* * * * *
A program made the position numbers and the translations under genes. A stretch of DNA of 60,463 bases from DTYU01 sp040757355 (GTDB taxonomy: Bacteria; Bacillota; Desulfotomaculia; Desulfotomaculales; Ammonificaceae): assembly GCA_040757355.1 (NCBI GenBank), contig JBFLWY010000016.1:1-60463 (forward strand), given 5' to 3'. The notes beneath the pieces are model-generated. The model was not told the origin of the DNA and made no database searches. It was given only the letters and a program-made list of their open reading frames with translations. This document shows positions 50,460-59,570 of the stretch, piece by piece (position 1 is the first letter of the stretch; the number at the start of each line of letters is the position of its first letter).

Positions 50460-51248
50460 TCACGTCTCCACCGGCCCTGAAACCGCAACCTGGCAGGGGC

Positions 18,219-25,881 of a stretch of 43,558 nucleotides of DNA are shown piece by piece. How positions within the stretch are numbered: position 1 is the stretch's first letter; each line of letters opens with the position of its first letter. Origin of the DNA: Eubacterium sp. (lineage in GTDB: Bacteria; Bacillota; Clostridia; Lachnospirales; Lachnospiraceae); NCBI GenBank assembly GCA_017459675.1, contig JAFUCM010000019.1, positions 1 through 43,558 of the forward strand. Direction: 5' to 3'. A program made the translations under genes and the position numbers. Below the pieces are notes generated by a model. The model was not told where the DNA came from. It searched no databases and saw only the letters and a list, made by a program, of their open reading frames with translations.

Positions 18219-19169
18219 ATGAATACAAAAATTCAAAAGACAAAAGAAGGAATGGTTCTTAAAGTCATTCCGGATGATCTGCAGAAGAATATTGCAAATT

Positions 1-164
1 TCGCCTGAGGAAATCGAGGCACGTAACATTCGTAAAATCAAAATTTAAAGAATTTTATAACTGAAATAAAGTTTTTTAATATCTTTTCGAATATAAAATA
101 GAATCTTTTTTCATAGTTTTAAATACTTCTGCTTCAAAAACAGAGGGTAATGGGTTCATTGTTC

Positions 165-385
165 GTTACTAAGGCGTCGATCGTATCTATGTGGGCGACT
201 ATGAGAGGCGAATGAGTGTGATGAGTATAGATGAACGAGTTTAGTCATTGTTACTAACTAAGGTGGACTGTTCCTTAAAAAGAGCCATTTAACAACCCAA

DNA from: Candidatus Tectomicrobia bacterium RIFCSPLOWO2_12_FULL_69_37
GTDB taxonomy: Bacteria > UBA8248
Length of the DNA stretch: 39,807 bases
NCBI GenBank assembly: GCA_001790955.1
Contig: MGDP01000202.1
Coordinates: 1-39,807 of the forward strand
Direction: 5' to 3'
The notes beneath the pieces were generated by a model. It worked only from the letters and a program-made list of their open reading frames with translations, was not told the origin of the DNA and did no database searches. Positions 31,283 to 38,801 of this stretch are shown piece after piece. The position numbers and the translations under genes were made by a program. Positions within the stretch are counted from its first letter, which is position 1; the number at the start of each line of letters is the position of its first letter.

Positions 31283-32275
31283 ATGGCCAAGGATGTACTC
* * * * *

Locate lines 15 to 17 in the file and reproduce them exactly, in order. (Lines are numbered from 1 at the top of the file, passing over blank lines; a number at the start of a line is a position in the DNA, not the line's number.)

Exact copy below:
Length of the DNA stretch: 39,807 bases
NCBI GenBank assembly: GCA_001790955.1
Contig: MGDP01000202.1